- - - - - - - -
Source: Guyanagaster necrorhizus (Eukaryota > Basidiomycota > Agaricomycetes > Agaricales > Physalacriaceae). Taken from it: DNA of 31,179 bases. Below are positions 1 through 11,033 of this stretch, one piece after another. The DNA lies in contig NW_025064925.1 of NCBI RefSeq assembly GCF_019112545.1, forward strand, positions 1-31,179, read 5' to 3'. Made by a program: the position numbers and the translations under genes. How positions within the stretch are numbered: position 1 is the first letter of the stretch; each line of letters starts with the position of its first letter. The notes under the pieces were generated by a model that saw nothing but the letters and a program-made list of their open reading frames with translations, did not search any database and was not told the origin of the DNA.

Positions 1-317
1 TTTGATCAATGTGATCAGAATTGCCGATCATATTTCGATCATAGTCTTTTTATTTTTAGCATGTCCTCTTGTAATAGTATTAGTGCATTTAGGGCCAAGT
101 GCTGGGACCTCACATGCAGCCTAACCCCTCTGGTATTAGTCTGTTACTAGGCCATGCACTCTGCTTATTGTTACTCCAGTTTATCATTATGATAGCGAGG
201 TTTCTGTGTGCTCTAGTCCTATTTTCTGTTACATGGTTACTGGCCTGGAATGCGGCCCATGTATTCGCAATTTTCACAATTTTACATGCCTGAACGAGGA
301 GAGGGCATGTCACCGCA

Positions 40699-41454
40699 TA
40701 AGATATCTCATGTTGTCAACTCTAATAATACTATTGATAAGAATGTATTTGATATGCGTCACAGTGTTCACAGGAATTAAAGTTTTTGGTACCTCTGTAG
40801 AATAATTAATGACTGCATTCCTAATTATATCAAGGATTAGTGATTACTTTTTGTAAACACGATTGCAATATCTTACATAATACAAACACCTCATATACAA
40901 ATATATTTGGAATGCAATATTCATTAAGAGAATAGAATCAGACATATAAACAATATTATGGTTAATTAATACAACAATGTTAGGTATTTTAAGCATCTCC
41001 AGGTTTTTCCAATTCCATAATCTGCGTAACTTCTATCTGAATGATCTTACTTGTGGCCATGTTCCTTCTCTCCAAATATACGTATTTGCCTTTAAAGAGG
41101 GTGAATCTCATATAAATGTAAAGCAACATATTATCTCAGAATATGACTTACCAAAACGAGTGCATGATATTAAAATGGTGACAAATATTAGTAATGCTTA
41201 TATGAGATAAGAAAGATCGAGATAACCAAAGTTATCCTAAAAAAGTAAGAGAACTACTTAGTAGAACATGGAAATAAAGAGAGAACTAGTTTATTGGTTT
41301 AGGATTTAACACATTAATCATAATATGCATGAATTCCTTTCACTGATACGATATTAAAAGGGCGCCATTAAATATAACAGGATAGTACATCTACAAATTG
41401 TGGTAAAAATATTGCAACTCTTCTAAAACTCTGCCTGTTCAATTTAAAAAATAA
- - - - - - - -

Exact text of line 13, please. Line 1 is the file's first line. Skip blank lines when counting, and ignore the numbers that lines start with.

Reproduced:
41101 GTGAATCTCATATAAATGTAAAGCAACATATTATCTCAGAATATGACTTACCAAAACGAGTGCATGATATTAAAATGGTGACAAATATTAGTAATGCTTA